Contraceptive discontinuation results in unwanted pregnancies and induced abortions. Low use and high discontinuation of family planning is a public health concern [9]. One study reported that 12–47% of users discontinued within one year even although they do not want to become pregnant [10]. The proportion of women who are sexually active and do not want to become pregnant, but are not using family planning, remains high and is increasing in developing countries [11].

Only few medical conditions prohibit the use of depo-provera. Asian countries like Bangladesh, Sri Lanka, Pakistan and Nepal offer this contraceptive widely through the public health system. Depo-provera requires less user participation than daily options and has a lower rate of failure (0.3–3.0%). Moreover, it can be administered by any health professional and does not require a pelvic examination unlike intrauterine contraceptive methods (IUCD). Studies have shown that the women using this method would have achieved other health benefits such as decreased risk of endometrial cancer, iron deficiency anemia, pelvic inflammatory disease, ectopic pregnancy, and uterine leiomyomas [7]. Nepal is a developing country where the prevalence of anemia is high [12]. Depo-provera could be better choice as family planning method. Additionally, the need for an injection only four times per year can be better option for users who have problems with daily or self-administered methods. For women who desire convenience and privacy depo-provera can be a better option for contraception.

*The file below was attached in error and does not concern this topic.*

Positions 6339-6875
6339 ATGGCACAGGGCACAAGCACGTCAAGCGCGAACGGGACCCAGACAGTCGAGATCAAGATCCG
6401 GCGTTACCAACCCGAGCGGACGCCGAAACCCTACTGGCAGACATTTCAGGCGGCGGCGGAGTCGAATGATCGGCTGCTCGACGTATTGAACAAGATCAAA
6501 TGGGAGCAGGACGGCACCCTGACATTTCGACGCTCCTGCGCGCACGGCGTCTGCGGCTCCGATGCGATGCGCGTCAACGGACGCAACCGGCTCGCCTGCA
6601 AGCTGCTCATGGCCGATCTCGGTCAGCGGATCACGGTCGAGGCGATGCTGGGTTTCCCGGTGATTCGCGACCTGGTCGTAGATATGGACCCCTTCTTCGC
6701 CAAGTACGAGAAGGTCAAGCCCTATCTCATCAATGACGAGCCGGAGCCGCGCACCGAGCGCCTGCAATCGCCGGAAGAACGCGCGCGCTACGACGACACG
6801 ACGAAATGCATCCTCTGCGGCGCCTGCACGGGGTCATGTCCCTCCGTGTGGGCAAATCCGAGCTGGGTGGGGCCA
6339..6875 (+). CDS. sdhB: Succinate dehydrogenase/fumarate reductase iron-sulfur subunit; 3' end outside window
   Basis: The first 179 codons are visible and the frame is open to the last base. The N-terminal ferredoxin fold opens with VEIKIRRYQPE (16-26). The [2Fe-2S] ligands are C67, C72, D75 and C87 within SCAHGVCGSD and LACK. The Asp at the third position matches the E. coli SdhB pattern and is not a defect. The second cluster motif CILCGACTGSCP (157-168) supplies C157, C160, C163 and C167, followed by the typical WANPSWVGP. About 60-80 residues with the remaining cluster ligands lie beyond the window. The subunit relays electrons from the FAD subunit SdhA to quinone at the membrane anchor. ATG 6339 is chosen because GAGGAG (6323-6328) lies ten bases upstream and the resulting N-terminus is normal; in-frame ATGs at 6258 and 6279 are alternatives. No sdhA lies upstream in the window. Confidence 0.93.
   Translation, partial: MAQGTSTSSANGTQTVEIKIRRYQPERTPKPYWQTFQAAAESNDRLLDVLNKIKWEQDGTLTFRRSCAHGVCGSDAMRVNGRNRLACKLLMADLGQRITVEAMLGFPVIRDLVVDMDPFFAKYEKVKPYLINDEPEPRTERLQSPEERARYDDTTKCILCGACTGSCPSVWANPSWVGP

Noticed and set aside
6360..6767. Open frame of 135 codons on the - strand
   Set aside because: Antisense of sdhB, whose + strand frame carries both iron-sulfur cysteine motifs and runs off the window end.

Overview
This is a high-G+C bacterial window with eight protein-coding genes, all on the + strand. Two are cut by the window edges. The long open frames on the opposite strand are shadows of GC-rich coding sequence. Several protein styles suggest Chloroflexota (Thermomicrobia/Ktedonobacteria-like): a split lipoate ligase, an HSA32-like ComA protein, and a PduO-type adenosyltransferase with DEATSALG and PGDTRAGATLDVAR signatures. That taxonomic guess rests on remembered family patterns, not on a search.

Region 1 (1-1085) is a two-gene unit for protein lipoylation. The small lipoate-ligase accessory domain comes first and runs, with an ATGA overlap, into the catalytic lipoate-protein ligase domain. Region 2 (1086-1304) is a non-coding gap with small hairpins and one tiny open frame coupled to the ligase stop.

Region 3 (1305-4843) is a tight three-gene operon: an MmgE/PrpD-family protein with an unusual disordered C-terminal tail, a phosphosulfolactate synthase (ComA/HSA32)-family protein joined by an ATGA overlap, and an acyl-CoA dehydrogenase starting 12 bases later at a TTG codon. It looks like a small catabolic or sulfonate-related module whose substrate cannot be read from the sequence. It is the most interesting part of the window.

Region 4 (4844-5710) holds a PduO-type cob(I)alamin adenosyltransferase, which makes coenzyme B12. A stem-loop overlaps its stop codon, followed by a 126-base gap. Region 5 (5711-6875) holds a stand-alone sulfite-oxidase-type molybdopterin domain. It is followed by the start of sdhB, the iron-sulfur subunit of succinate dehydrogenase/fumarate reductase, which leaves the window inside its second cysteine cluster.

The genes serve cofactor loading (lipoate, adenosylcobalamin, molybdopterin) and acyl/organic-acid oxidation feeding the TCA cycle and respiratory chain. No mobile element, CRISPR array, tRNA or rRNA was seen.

When considering low levels of contraceptive prevalence many studies focus on the methods of contraception adopted, but pay less attention to what happens after a woman adopts a method. The study of discontinuation and its causes clearly remains important for programme planning and guidance [9]. Moreover, studies had revealed that discontinuation of depo-provera varied by Social demographic characteristics such as age, education, occupation and others [5][6] [9]. Social determinants affecting the discontinuation are important and need to be assessed. In Nepal, limited studies of modern reversible contraceptives have been documented. This research aims to determine the status of discontinuation of depo-provera and various factors associated with discontinuation among married women in Nepal.


Materials and Methods